Wednesday, September 14, 2011

Thoughts on Process

I need to learn how to outwit myself. I mean, I already know how to outwit myself a little, which might call my sanity into question because it sort of implies I'm smarter than I am while being dumber than I am at the same time, which is probably true, which is weird.... We all sort of outwit ourselves anyway when we do things like act on our impulses WHILE we second-guess ourselves, thus doing things when we're still thinking through whether we want to do them, thus acting on something other than thought, thus we are tricked by ourselves, thus the statement "I surprised myself." We do things like that when we maybe kiss a crush or jump out of an airplane or perform well when we're too nervous to be capable of performing that well. It can be done somehow, this outwitting of oneself. It's a strange phenomenon. I've seen a lot of people do it.

I'm trying to learn to do it strategically, though, in long-term ways. I've noticed that there are some writing habits I have that feel, while I'm doing them, like they're necessary to my process. Such as typing three or four pages, and stopping for the rest of the day because I'm somewhat tired and I've learned from experience that if I sit down to write soon while I'm feeling creatively tired then I tend to write in the wrong direction and get myself all tangled up and confused, then I get stuck, then it takes me longerer to progress than it might have if I had continued to take a break for the rest of the day. The system has worked in the past. It keeps me sane and cheerful and I produce writing that pleases me with limited frustration.

There's a big drawback, though: It makes me work slowly in the long run. Month-to-month, given the days when I can't do any writing at all, or the days I'm not too creative, or the days I decide to take a break, I work more slowly than I'd like. If I could manage a discipline of three pages a day, every single day, that's ninety pages, or two thousand five hundred words, per month. My current incomplete novel draft is already fifty thousand words. That's twenty fucking months work and it's not even close to done, first draft. The process is too slow.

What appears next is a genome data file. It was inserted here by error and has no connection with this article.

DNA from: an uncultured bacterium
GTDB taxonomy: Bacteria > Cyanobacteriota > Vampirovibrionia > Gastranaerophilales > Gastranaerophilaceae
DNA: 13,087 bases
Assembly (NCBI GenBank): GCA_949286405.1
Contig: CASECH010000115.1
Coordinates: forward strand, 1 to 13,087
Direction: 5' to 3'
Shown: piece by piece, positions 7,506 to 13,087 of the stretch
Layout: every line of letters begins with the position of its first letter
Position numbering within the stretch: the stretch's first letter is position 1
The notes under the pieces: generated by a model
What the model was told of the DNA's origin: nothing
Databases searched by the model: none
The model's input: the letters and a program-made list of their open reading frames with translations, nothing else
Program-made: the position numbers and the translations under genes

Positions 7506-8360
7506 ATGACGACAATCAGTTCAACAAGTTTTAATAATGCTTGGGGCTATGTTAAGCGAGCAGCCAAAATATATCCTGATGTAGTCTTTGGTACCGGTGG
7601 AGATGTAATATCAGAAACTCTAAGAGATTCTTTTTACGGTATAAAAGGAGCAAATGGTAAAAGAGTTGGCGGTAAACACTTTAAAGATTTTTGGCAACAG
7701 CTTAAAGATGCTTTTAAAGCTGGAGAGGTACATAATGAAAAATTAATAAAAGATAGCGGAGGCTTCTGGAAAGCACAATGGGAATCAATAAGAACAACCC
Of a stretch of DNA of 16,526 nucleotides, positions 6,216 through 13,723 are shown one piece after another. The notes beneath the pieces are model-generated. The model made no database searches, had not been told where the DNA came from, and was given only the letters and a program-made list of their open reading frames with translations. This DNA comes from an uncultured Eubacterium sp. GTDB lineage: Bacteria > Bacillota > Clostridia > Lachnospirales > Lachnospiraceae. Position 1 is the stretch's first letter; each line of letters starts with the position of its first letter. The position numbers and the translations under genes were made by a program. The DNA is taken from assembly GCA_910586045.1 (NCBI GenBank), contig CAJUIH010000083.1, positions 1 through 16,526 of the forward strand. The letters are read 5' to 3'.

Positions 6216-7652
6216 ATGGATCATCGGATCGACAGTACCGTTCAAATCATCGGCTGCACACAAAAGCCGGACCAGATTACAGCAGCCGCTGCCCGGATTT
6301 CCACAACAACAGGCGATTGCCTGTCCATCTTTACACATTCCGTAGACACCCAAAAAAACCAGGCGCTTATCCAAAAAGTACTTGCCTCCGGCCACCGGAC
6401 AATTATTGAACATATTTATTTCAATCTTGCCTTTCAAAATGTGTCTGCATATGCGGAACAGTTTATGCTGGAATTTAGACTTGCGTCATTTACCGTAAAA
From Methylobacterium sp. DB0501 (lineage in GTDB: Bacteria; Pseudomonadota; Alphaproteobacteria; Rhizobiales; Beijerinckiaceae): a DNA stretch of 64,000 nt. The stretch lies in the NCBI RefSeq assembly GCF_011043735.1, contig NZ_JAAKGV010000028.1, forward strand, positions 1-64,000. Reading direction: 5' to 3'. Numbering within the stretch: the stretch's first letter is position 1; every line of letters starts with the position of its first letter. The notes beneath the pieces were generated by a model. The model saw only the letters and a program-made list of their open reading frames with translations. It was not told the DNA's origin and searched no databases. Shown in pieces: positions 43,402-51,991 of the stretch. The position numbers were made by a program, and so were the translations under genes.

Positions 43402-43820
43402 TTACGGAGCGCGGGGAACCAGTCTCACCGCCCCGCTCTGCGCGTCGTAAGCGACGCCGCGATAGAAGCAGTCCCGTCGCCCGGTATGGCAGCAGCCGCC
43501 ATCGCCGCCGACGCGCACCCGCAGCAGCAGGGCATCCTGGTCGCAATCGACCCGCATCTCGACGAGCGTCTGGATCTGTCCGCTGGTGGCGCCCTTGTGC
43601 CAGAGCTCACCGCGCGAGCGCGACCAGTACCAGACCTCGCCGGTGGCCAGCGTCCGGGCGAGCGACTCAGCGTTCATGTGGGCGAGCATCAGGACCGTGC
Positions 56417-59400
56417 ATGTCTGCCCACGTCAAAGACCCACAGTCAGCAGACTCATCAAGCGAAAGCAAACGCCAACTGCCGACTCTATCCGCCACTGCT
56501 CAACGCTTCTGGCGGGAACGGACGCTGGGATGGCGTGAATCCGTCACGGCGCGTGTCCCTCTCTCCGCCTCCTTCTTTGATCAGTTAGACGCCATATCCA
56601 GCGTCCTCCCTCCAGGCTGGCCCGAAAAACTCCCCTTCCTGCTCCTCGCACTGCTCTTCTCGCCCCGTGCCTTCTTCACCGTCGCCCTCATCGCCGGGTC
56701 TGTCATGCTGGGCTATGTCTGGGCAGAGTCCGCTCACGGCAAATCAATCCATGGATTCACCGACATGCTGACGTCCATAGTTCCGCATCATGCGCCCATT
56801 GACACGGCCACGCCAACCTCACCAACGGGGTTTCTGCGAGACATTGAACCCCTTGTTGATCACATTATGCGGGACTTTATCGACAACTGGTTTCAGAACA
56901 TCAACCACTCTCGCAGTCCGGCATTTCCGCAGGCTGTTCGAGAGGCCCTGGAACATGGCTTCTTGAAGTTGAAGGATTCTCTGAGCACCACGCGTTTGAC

If I wish to speed the process, it becomes a puzzle in problem diagnosis. The immediately obvious solution to the problem, "I'm writing slower than I'd like," is, "write more." However, I've already learned that just writing more gets me screwy and makes more work than it ought to make. Therefore, the problem isn't that I'm writing slower than I'd like. It logically isn't that problem because when I do sit and write I'll often write around seventy or ninety words a minute without typographical errors and with words and phrases and character moments that are getting close to what I want to really say in the story. Therefore the speed of my actual writing isn't in question. The problem is the frequency that I sit to write. However, I find that it's difficult to sit and write more than three or four or six pages in a day.

Thus, I need to outsmart myself somehow. If I lose focus--which is what I do--after three pages of prose in a day, what I need to do is trick myself into having focus for either longer, or at frequenter intervals.

And there are ways to do that. Like outlining, or changing the medium that I'm using to do stuff--just going off with a pen and paper instead of typing helps a lot, or if I sketch something. I'm not sure if I have a conclusion except to say that I'm finished outsmarting my lazy ass so that now I'm in a mood to go write some of the paper that's due in class tomorrow. I didn't have the focus to write it. Now I'm in essay mode.

No comments: